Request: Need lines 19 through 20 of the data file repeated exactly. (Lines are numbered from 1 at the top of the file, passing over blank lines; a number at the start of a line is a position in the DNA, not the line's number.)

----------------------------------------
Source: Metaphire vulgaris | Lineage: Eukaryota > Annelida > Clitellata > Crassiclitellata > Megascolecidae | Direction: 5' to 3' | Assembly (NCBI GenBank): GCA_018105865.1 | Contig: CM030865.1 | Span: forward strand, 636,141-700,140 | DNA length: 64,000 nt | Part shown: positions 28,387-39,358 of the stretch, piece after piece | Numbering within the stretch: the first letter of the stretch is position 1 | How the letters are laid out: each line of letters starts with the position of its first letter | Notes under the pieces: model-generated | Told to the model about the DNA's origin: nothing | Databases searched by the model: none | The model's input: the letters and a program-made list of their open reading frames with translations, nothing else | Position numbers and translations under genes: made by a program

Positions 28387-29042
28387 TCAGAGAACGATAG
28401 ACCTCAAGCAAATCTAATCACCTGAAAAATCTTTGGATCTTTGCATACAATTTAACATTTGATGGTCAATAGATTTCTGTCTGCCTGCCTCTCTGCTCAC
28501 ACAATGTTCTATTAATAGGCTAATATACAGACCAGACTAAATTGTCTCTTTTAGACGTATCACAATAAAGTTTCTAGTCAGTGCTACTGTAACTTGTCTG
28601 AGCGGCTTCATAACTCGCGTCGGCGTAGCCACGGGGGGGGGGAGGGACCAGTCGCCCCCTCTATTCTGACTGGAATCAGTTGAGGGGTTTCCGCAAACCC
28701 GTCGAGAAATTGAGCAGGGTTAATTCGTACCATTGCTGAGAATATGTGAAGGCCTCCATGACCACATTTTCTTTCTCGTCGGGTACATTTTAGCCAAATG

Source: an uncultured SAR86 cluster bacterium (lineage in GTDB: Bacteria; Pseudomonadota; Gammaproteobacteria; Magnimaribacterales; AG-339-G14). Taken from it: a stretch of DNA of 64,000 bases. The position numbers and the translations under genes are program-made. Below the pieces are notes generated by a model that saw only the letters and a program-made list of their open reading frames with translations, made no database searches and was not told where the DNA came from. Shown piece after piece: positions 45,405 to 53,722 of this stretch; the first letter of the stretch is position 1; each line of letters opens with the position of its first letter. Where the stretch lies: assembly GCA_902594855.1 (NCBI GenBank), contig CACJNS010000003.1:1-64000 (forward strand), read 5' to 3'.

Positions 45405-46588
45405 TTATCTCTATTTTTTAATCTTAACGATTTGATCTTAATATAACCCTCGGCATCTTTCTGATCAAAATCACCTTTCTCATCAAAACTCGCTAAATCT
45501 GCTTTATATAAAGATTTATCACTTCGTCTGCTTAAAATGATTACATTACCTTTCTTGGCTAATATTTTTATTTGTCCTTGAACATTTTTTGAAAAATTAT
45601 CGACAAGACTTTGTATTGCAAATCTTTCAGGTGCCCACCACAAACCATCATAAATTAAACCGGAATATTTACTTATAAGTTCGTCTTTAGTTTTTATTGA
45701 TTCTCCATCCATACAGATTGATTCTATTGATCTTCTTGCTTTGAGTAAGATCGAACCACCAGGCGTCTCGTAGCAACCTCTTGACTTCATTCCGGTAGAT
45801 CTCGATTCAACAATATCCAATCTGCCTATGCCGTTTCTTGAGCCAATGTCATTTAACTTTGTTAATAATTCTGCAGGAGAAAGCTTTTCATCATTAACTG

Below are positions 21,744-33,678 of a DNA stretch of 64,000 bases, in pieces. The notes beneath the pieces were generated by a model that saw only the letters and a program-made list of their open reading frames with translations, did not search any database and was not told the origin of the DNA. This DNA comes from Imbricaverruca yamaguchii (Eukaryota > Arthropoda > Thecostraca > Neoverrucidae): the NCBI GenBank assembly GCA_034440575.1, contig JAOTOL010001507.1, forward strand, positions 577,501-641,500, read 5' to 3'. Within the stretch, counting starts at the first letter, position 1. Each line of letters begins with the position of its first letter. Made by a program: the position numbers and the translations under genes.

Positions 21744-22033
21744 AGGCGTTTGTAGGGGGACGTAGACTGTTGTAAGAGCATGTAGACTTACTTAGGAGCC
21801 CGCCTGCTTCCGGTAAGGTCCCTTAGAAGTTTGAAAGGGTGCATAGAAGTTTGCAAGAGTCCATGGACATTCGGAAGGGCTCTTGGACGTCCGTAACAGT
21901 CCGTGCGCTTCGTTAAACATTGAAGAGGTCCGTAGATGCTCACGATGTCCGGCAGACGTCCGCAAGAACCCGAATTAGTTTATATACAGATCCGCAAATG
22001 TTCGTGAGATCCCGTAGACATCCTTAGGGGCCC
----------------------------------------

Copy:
21901 CCGTGCGCTTCGTTAAACATTGAAGAGGTCCGTAGATGCTCACGATGTCCGGCAGACGTCCGCAAGAACCCGAATTAGTTTATATACAGATCCGCAAATG
22001 TTCGTGAGATCCCGTAGACATCCTTAGGGGCCC